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      Rhabdomyosarcoma of the nose and paranasal sinuses in adults and children.

      Otolaryngology--head and neck surgery : official journal of American Academy of Otolaryngology-Head and Neck Surgery

      Adolescent, Adult, Age Factors, Aged, Child, Child, Preschool, Cohort Studies, Combined Modality Therapy, Female, Follow-Up Studies, Head and Neck Neoplasms, secondary, Humans, Male, Middle Aged, Neoplasm Recurrence, Local, Neoplasm Staging, Nose Neoplasms, pathology, therapy, Paranasal Sinus Neoplasms, Retrospective Studies, Rhabdomyosarcoma, Rhabdomyosarcoma, Alveolar, Rhabdomyosarcoma, Embryonal, Risk Factors, Survival Rate, Treatment Outcome

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          Abstract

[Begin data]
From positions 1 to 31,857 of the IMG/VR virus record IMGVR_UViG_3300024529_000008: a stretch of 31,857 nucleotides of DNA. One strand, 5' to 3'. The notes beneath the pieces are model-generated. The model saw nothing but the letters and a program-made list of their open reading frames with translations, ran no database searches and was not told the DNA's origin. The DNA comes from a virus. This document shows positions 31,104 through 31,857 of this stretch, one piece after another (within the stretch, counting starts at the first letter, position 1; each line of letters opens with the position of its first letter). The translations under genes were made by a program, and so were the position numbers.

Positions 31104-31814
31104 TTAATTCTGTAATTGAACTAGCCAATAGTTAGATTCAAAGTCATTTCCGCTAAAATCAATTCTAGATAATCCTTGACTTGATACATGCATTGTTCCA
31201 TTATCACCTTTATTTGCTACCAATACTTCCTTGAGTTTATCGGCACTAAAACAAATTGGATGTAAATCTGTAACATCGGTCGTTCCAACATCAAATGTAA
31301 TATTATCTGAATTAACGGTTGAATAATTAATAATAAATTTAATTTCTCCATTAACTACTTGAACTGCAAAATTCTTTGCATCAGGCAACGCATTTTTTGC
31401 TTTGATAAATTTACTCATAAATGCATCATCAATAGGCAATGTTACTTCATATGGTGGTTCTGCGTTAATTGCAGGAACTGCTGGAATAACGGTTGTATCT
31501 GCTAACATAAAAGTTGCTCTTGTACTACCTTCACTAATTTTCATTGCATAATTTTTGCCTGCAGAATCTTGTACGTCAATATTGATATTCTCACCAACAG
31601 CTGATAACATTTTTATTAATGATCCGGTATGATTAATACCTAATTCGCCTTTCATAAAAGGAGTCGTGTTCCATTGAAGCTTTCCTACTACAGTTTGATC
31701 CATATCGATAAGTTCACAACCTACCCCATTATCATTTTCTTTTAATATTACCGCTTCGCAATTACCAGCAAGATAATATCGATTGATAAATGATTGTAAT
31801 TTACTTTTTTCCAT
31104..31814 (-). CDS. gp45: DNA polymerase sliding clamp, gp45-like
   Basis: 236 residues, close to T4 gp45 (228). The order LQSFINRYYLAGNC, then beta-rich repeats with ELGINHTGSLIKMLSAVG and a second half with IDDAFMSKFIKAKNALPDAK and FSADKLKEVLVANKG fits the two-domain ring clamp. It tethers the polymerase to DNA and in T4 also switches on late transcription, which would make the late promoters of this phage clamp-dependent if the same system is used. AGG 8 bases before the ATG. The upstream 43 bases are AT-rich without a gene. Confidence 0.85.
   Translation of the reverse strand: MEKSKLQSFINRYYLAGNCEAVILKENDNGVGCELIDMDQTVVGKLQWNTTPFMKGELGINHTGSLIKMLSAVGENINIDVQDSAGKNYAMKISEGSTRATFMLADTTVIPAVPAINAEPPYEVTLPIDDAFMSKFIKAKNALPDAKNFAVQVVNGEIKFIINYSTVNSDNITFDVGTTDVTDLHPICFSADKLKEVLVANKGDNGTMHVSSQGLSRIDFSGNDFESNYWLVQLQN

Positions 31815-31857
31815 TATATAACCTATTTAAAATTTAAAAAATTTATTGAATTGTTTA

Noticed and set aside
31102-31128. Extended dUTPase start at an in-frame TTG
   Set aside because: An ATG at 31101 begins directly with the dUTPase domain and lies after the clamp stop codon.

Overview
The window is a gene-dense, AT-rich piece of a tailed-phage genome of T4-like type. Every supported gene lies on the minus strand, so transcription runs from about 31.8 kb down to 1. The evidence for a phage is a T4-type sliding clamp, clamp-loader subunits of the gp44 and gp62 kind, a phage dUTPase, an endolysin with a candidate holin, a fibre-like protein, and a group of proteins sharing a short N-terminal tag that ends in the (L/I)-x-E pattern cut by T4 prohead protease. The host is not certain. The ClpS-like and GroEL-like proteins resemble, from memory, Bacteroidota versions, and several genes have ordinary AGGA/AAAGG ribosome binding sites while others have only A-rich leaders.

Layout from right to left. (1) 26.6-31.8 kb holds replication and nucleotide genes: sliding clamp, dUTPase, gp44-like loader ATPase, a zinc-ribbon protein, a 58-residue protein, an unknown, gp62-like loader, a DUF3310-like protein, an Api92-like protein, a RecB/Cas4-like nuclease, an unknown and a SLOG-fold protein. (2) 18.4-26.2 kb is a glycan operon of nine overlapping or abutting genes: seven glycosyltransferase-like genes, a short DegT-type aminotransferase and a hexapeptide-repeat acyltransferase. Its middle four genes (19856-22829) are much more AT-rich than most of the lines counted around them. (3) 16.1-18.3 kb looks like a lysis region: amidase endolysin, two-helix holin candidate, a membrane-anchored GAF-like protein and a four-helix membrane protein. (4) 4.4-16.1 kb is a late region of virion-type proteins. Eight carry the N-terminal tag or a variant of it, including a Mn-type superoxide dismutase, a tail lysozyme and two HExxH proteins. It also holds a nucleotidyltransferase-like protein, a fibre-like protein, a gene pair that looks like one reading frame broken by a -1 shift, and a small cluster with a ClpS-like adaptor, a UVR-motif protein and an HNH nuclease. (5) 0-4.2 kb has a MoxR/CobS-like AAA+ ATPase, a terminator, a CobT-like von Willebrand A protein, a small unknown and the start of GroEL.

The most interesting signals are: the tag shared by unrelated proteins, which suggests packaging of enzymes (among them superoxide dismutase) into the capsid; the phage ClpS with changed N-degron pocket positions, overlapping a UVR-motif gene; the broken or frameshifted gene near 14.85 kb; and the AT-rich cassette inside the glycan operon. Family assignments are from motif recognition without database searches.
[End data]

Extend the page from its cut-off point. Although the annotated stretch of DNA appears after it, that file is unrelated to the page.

To determine the biologic behavior, risk factors for recurrence, and influence of multimodality therapy on outcome for children and adults with rhabdomyosarcoma of the nose and paranasal sinuses. Retrospective review of medical records. During a 36-year period 37 patients (median age, 23.0 years) with histologically confirmed rhabdomyosarcoma of the nose and paranasal sinuses were treated for cure. Median follow-up was 28 months (range, 1 to 260 months). Histologic subtypes included embryonal, 16; alveolar, 15; mixed, 1; and unclassified, 5. Cervical metastases were present in 38%. Patients were treated with surgery, 4; radiotherapy, 3; chemotherapy, 3; surgery and radiotherapy, 1; surgery and chemotherapy, 1; chemotherapy and radiotherapy, 24; and chemotherapy, radiotherapy, and surgery, 1. The overall 5-year survival was 44%. For patients treated with chemotherapy and radiotherapy or chemotherapy, radiotherapy, and surgery, the 5-year survival was 60%, compared with 19% for patients treated with the other forms of therapy. Factors associated with poorer survival were adult onset of disease, alveolar histology, and treatment with systemic chemotherapy for less than 1 year. Patients receiving chemotherapy for greater than 1 year had a 5-year survival of 82%, compared with 71% for those with less than 1 year of treatment. Improved survival was associated with a lower incidence of distant metastasis. A combination of chemotherapy and radiotherapy may provide the best means of obtaining local-regional control for rhabdomyosarcoma arising in the nose and paranasal sinuses. The risk of regional disease is high, requiring comprehensive radiotherapy to the neck in addition to the primary site. Surgical resection should be reserved for patients with residual disease after chemotherapy and radiotherapy. Administration of chemotherapy for more than 1 year is associated with improved survival because of a decreased incidence of metastatic disease.

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